the american police state is officially here on Monday November 25, 2002 with Bush signing the homeland security police state act.

Bush signs Homeland Security bill Ridge nominated to oversee massive agency

By Amy Schatz

Cox News Service

Nov. 26, 2002

WASHINGTON - President Bush signed legislation Monday creating a Department of Homeland Security and launching the largest government reorganization since 1947.

"The continuing threat of terrorism, the threat of mass murder on our own soil will be met with a unified, effective response," Bush vowed shortly before signing the 484-page bill.

"Dozens of agencies charged with homeland security will now be located within one Cabinet department with the mandate and legal authority to protect our people," he said.

Although Bush initially opposed the idea of a department focused on preventing domestic terrorism, he unexpectedly embraced the idea in June.

Bush proposed moving 170,000 workers in 22 agencies into the new department, saying it would foster better communication between agencies and could prevent future terrorist attacks on American soil.

As expected, Bush nominated former Pennsylvania Gov. Tom Ridge to lead the Cabinet-level department, calling him "the right man for this new and great responsibility."

Ridge took charge of the White House Office of Homeland Security in October 2001 and lobbied tirelessly on behalf of the department.

Bush tapped Navy Secretary Gordon England, a former executive vice president at General Dynamics Corp., to become Ridge's deputy, and former Republican Congressman Asa Hutchinson of Arkansas to become undersecretary for Border and Transportation Security.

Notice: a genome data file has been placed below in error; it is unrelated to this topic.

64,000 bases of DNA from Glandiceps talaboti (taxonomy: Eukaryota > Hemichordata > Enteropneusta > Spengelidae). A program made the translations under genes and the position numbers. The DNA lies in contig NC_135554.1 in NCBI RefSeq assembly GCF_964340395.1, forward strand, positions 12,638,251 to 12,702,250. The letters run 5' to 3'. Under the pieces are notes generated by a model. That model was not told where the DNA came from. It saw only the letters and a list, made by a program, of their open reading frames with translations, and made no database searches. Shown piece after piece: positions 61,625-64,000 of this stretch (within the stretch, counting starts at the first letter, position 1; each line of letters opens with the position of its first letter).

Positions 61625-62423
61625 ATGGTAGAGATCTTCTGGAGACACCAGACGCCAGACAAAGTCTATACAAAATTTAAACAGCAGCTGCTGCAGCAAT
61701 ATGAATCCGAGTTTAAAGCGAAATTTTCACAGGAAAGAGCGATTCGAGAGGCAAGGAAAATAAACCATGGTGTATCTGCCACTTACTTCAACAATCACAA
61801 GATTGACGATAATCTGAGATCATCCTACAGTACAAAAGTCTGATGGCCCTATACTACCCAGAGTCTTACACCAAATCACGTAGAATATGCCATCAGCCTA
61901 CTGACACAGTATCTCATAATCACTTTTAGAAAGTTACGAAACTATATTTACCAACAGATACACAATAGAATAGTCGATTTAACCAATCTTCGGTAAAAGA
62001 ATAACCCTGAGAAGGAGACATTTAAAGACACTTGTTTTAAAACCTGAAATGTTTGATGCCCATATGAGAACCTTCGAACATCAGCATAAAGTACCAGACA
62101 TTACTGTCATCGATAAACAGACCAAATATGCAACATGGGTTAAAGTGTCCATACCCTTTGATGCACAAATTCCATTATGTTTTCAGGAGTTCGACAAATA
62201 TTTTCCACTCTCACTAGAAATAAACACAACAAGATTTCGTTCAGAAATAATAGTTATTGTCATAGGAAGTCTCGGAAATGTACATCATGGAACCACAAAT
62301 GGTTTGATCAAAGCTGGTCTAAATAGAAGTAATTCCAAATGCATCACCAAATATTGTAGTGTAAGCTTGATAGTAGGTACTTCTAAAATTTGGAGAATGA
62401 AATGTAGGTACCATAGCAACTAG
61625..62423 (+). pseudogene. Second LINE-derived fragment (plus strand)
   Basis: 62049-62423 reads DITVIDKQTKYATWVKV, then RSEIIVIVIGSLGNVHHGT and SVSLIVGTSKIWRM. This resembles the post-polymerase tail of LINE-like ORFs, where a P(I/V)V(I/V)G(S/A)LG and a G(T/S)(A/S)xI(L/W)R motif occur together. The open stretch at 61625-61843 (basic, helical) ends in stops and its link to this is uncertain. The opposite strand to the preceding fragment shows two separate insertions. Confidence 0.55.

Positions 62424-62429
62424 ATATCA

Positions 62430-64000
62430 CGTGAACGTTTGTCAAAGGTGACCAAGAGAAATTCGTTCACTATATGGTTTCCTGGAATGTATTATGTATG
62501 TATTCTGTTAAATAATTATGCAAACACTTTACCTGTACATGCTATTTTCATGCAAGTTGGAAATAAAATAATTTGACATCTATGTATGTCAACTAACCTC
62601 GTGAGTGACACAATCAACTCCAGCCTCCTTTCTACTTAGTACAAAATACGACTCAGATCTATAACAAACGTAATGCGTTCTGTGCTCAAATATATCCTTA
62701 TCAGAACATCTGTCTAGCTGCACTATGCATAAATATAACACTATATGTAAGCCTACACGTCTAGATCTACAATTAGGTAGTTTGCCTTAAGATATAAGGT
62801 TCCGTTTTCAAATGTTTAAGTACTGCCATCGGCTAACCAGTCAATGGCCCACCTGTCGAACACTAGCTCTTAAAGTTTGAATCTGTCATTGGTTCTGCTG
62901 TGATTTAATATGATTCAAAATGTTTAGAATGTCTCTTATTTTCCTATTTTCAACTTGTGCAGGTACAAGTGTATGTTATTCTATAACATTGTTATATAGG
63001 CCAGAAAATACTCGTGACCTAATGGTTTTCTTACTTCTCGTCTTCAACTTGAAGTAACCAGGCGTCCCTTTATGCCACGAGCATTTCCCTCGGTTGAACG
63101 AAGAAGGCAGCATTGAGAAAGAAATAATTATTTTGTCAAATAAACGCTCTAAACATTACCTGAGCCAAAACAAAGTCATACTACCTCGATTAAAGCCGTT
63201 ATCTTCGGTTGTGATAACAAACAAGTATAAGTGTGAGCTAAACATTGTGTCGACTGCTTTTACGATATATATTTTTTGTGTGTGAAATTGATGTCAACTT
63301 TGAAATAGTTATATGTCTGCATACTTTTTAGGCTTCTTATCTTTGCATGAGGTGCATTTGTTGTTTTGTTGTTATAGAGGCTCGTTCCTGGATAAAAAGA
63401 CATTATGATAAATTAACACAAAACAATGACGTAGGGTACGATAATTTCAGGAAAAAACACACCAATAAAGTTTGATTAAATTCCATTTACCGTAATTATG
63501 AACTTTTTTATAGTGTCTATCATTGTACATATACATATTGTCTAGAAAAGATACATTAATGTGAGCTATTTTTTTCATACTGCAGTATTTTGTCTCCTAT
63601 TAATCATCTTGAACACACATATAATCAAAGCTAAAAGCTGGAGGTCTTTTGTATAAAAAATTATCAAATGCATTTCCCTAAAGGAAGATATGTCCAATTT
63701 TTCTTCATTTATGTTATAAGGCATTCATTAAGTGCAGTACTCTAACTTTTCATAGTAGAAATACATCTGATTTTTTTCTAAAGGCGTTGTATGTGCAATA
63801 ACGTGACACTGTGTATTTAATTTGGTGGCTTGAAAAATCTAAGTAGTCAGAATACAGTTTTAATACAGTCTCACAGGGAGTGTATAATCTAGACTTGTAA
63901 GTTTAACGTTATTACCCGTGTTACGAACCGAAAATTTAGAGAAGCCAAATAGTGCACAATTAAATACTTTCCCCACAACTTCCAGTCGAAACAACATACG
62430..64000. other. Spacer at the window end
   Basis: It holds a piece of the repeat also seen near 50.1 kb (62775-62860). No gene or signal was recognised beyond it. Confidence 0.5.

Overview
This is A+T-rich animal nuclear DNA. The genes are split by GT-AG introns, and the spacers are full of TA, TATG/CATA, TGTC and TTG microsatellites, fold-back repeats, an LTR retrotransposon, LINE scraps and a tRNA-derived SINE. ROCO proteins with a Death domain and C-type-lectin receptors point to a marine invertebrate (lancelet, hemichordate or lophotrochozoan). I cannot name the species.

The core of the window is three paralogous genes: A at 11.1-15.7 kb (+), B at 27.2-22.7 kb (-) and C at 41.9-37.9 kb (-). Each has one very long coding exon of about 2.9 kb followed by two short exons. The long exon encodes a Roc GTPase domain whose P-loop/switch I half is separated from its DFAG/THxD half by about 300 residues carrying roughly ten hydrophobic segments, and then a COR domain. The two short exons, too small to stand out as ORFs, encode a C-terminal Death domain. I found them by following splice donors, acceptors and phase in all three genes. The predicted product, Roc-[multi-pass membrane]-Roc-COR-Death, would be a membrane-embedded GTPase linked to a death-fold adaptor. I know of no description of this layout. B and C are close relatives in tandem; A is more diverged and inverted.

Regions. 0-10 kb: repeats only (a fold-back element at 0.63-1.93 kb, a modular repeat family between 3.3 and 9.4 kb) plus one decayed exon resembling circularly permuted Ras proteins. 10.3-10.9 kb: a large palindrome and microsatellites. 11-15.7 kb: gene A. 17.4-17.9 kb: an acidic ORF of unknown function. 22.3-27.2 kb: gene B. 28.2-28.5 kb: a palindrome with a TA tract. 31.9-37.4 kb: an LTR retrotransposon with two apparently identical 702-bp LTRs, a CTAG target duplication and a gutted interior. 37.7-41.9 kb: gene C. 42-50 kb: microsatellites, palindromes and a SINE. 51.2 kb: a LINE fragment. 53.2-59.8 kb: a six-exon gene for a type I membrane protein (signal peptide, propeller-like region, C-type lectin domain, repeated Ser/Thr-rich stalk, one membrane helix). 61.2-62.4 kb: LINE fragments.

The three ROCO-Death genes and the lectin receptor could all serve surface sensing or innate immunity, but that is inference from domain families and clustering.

All three are expected to be easily confirmed by the incoming Republican-controlled Senate.

Even as partisan bickering in Congress threatened to derail approval of the department last month, White House aides were quietly making plans to integrate the federal agencies that will become part of the new department. They studied compatibility problems with computer and phone systems and began plotting which agencies would be first to merge.

On Monday night, the White House released an 18-page reorganization plan detailing when agencies will be added to the new department.

By Jan. 24, Ridge must set up an office and nominate aides to head divisions within the department. The bulk of the agencies will move into the new department on March 1, including the Secret Service, Coast Guard, Customs Service, Immigration and Naturalization Service and Transportation Security Administration. Other smaller agencies will move into the department over the summer with a goal of it being completed by Sept. 30. The Bush administration has a year to complete the entire transition.

That won't be easy, White House aides warned Monday. As in any merger, employees will be shifted into new jobs and personality conflicts will arise.

"There are going to be growing pains," White House spokesman Ari Fleischer said. "Wrinkles are going to have to be ironed out."

Three agencies that won't be included in the Homeland Security Department are the country's intelligence-gathering agencies: the CIA, FBI and National Security Agency. However, all three will be asked to share information with the new department to prevent domestic terrorism.

Creation of the Homeland Security Department represents a significant congressional victory for the Bush administration. Democrats had stalled the proposal because of concerns about Bush's ability to hire or fire unionized workers. After Democrats lost control of the Senate on Election Day, a few key moderates backtracked and voted for the measure.

After the ceremony, Sen. Joe Lieberman, the Connecticut Democrat who first proposed the creation of a homeland security department a few weeks after Sept. 11, said he hoped the "partisan disputes" over the department were in the past. He also hailed the law's passage as a step in the right direction for the country.

The first test of that unanimity will come in January when Congress takes up the task of actually funding the new department.

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